Great news! There appears to be a simple online solution to the American educational system's "summer brain drain" problem, in which "most students -- regardless of family income or background -- lose two to 2 1/2 months of the math computational skills that they learned during the school year."
It is called Wolfram Alpha. Quick, everyone run to the Internet!
How does one Web site stop this massive problem of children forgetting all math during their lazy summers of video games and "beach football?" Quite simple: It solves math problems for you! That's right, when these "brain-drained" students get their first math homework assignments in the fall, they can either (a) try to solve the problems by themselves, but how would they know what to do? or (b) go to Wolfram Alpha and let the Internet do it for them, correctly.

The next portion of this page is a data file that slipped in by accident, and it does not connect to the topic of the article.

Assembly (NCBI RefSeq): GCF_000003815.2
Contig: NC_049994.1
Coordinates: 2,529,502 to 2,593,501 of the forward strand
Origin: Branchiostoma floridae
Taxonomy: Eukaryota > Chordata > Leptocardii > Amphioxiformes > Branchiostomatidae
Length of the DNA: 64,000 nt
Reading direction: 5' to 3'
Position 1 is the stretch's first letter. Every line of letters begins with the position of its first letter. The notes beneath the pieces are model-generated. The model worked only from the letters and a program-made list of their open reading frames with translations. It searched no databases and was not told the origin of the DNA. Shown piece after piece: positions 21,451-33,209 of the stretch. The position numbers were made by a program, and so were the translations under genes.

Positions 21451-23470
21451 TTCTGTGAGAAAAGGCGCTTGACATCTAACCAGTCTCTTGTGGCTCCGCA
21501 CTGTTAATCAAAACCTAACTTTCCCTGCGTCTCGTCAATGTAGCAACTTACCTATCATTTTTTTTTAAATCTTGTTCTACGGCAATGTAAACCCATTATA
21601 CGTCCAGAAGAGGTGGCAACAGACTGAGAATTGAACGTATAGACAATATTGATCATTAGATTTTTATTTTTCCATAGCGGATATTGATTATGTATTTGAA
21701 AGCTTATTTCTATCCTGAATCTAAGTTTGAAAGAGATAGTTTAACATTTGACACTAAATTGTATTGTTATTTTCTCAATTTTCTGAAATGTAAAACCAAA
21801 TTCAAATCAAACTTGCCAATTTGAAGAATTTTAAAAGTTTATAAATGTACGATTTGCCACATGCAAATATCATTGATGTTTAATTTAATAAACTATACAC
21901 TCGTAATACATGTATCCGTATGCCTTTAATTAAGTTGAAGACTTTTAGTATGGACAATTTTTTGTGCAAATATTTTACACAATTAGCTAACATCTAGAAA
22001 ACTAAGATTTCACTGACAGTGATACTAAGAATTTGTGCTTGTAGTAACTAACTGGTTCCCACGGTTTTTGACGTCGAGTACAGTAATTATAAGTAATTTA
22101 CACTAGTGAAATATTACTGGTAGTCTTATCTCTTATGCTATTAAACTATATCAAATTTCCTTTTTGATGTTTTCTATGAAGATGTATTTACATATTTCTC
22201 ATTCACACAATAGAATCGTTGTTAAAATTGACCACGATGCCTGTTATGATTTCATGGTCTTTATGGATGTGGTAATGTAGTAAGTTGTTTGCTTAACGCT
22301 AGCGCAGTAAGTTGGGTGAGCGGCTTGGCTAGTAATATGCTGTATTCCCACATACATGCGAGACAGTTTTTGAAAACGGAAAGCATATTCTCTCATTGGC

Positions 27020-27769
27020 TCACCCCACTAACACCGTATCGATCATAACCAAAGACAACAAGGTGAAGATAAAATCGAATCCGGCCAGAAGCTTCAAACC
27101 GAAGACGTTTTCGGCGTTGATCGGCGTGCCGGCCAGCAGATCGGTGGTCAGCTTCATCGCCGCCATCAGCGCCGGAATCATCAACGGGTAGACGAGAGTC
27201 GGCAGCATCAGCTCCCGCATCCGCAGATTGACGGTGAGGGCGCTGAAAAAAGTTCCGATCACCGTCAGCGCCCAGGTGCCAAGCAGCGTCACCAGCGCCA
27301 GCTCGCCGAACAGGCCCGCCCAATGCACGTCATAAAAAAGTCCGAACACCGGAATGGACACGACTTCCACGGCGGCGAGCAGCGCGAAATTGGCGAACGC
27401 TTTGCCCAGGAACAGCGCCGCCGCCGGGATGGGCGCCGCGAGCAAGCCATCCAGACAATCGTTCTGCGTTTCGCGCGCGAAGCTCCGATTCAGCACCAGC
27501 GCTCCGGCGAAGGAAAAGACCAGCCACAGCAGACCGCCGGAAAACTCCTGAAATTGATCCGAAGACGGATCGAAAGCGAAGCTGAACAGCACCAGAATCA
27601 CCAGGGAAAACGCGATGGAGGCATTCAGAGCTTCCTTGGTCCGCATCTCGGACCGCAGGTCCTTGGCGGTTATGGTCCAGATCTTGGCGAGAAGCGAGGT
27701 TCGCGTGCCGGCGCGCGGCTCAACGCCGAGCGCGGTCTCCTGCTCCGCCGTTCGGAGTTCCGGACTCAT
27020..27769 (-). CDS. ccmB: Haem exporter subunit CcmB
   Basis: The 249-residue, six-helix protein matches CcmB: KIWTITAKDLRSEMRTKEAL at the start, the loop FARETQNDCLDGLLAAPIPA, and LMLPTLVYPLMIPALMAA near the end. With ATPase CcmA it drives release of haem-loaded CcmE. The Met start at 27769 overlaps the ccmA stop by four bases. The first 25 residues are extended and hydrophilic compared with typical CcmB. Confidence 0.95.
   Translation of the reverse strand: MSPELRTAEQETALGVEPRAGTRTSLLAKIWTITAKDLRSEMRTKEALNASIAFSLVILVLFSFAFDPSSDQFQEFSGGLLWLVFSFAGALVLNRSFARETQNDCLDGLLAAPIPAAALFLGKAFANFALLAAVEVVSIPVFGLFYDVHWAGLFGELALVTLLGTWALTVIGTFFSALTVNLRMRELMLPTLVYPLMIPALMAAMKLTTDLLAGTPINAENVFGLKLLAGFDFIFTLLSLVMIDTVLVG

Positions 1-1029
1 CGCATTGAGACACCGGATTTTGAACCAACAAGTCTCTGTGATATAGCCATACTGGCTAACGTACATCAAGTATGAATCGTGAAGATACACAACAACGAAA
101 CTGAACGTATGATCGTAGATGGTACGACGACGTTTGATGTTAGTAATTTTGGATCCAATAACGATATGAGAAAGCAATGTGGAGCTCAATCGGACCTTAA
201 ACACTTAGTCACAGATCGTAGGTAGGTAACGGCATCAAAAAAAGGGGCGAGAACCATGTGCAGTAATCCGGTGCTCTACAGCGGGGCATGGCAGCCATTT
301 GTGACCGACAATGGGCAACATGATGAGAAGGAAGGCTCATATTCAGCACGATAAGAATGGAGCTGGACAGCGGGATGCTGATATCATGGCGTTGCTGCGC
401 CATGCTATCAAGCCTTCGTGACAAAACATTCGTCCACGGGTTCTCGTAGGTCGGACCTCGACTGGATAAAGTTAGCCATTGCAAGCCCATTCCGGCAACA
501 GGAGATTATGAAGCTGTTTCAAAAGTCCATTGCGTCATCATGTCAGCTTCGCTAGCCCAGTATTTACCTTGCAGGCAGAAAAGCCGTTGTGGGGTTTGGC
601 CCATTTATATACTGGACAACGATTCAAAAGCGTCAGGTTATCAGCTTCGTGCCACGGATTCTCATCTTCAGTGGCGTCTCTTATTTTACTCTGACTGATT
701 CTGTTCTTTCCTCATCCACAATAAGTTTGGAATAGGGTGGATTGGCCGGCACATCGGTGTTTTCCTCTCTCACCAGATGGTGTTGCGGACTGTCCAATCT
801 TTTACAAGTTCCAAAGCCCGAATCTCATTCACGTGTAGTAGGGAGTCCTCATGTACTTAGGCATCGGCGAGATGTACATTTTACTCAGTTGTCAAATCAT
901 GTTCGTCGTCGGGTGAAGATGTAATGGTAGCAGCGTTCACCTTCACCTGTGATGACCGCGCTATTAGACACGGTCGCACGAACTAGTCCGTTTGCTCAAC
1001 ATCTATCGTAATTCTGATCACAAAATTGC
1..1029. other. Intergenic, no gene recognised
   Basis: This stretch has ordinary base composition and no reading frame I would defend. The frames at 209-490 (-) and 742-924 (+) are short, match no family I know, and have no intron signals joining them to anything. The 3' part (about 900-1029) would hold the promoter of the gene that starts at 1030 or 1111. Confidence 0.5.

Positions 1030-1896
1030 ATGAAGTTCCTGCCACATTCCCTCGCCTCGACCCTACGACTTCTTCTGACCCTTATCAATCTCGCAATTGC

Say the problem is, hmm, "x+2=5, solve for x." Who knows! 82 or something?? Oh look the Internet says 3. A-plus!
Most clutch: It even shows the step-by-step path to the answer.
Of course math and science teachers are all extremely mean and fear this new program. Take the educators at Virginia's Thomas Jefferson High School for Science and Technology, where the kids are supposedly smart. They understand that the Internet can now solve all math for these students, but only existing math, so they're trying to create some sort of New Math that the Internet would not understand.
“The challenge for math teachers now is to rewrite [tests and homework], and rethink the ways they teach concepts with the technology. And that’s going to take time,” said Evan Glazer, principal at Thomas Jefferson. “But the questions they can ask are more rich, and dig deeper into understanding the concepts rather than focusing on the skills.”